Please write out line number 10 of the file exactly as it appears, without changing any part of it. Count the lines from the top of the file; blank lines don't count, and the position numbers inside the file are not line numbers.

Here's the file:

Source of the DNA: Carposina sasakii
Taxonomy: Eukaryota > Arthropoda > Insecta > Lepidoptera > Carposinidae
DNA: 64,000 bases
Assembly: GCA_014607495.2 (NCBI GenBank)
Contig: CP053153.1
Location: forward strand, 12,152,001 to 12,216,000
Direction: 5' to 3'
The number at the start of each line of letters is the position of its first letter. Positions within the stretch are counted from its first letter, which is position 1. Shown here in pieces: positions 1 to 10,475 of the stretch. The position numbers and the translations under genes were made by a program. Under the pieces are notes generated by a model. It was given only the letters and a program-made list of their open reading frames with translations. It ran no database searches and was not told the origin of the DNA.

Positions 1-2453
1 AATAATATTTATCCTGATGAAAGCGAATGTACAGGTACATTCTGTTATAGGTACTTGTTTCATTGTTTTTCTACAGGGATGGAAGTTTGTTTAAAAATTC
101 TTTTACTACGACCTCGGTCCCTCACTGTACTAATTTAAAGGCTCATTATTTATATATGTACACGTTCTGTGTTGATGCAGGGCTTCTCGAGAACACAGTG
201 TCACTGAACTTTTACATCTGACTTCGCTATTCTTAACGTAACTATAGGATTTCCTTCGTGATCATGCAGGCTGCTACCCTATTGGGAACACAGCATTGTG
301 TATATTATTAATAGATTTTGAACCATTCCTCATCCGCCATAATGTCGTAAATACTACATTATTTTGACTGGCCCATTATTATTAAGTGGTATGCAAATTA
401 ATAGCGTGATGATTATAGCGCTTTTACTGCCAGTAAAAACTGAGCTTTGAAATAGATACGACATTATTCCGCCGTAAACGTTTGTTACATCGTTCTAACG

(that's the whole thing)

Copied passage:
1 AATAATATTTATCCTGATGAAAGCGAATGTACAGGTACATTCTGTTATAGGTACTTGTTTCATTGTTTTTCTACAGGGATGGAAGTTTGTTTAAAAATTC